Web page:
I would imagine that the situation was similar in Western Europe, but given that in many communist countries women did often work, conditions there were certainly different.

  2. I'm not sure I'd talk about the issue of women under Fordism as one of "exclusion". To take the US as an example, white women in general enjoyed many of the same benefits that white men did: improved material standard of living, increased security, a place of affirmation in the culture. And they suffered from many of the same limitations: a narrowing of the acceptable forms of conduct and belief, exclusion from meaningful decisionmaking over the development of society, the necessity of devoting one's energies to work.

    That said, the experience of Fordism was, of course, rigidly differentiated by gender, and men were clearly dominant in the sphere of interpersonal relationships. It's not immediately clear to me why the system worked in this way, tho it does seem to be based in a particular social division of labor and the ontological assignment of women to the sphere of household reproduction. The experience of the Communist countries shows that other configurations were possible. It would be worthwhile trying to work thru the gender issue and its relation to both Fordism and neoliberalism further.

  3. With regard to Chris's comment about exclusion of various identity groups: When exclusion is used to recognize a problem in society, as it certainly was historically, it assumes the postive social norm of inclusion and integration. Integration played an especially important role in the social imaginary of Fordism. I mean more that just the integration of blacks into white only schools, restaurants, etc. or women into the workplace. I mean the integration of the individual, as a cell or cog, into the (national) society, which was understood as a closed and productive totality. (Hence also the language of late Fordist criticism like "dropping out", "community control," or "arresting the machine"[M. Savio] from the left as well as Jane Jacobs' attacks on the uniformity of cities or similar neo-liberal critics from the right.) The work of the Frankfurt School is especially keen in their insights into the dark side of this integration. It is on the basis of this vision of the integrated productive totality, that exclusion becomes a critical category. The problems of society-- poverty in the third world, in Appalachia, in the Delta, in the Ghettos, in the lives of housewives-- were understood to be problems caused by the fact that a particular group as not YET integrated into the benefits of this productive social totality. To take a step further, this vision of a integrated totality from which people are excluded is a historically specific concept. Infact, at its height, it was already being undermined by increasing automation, it was just the "excluded" who were the first to suffer and so the above logic prevailed-- what was seen as a lagging indicator of progress was in fact an early sign of change to come: The fact was that unemployment among African American men was HIGHER in 1965 than it was in 1948.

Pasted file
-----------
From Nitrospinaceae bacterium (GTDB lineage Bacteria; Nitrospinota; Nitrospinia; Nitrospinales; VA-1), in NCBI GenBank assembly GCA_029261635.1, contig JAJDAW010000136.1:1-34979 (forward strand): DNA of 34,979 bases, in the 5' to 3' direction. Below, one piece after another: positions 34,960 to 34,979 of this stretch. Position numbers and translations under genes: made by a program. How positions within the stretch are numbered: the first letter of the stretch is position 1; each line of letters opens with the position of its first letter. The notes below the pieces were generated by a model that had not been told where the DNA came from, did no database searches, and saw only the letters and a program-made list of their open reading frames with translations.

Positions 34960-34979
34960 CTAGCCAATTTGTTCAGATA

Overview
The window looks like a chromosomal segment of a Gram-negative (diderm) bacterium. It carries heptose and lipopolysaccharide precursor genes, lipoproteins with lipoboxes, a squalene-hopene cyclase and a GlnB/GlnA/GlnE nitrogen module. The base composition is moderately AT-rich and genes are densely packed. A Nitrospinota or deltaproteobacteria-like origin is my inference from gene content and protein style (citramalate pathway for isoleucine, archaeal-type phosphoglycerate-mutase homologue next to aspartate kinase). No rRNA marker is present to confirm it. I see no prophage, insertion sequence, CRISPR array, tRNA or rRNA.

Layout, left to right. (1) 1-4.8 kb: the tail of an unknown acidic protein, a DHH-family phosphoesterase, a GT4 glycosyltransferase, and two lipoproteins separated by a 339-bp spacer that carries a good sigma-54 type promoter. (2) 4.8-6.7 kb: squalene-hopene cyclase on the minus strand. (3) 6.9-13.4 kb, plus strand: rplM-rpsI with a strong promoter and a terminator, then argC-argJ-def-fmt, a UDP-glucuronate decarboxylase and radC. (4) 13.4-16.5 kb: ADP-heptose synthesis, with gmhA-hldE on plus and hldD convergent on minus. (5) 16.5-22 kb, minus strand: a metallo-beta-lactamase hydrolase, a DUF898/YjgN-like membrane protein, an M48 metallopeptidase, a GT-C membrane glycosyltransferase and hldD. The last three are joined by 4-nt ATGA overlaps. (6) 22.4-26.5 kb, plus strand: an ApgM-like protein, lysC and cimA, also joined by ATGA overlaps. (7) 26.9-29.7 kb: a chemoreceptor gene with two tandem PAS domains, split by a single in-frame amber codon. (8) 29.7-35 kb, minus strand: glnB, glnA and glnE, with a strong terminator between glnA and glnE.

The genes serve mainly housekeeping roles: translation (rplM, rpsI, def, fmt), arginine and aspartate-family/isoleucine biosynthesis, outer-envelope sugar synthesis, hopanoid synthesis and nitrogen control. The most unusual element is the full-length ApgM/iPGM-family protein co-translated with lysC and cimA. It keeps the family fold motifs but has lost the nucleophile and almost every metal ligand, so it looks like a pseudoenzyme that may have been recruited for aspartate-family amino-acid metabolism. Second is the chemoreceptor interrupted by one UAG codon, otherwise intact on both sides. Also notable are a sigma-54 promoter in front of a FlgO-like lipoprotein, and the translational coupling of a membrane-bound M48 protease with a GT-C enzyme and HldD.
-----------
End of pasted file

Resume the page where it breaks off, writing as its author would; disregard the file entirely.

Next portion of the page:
Compare this vision of integration to the celebration in our present neo-liberal era of local food economies, of local particularity, of various hybrid particularities of identity and the actual policies and practices that set out to foster this, such as TIFF grants, all-male or all-female charter schools, local cultural associations, farmer's markets etc.

    Essentially, the critical vailance on exclusion speaks to the affirmative vailance on integration.